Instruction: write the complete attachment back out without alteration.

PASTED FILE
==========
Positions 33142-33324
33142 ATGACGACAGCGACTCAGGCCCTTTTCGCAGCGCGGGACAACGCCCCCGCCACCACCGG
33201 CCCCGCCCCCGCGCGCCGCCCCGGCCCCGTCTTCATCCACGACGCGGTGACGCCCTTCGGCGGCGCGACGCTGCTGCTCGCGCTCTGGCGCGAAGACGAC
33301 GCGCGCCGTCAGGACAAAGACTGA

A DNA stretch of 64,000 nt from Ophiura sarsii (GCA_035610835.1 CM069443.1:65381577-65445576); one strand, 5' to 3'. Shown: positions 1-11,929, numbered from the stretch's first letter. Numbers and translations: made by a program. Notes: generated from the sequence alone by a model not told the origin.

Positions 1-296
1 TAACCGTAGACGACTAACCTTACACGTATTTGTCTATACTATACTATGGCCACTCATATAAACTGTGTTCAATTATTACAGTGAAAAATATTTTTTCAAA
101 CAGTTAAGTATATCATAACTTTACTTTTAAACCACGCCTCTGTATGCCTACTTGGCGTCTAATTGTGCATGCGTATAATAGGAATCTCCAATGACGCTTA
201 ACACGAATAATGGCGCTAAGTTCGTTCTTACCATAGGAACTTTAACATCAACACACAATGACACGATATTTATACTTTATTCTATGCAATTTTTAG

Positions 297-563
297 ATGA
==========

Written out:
Positions 33142-33324
33142 ATGACGACAGCGACTCAGGCCCTTTTCGCAGCGCGGGACAACGCCCCCGCCACCACCGG
33201 CCCCGCCCCCGCGCGCCGCCCCGGCCCCGTCTTCATCCACGACGCGGTGACGCCCTTCGGCGGCGCGACGCTGCTGCTCGCGCTCTGGCGCGAAGACGAC
33301 GCGCGCCGTCAGGACAAAGACTGA

A DNA stretch of 64,000 nt from Ophiura sarsii (GCA_035610835.1 CM069443.1:65381577-65445576); one strand, 5' to 3'. Shown: positions 1-11,929, numbered from the stretch's first letter. Numbers and translations: made by a program. Notes: generated from the sequence alone by a model not told the origin.

Positions 1-296
1 TAACCGTAGACGACTAACCTTACACGTATTTGTCTATACTATACTATGGCCACTCATATAAACTGTGTTCAATTATTACAGTGAAAAATATTTTTTCAAA
101 CAGTTAAGTATATCATAACTTTACTTTTAAACCACGCCTCTGTATGCCTACTTGGCGTCTAATTGTGCATGCGTATAATAGGAATCTCCAATGACGCTTA
201 ACACGAATAATGGCGCTAAGTTCGTTCTTACCATAGGAACTTTAACATCAACACACAATGACACGATATTTATACTTTATTCTATGCAATTTTTAG

Positions 297-563
297 ATGA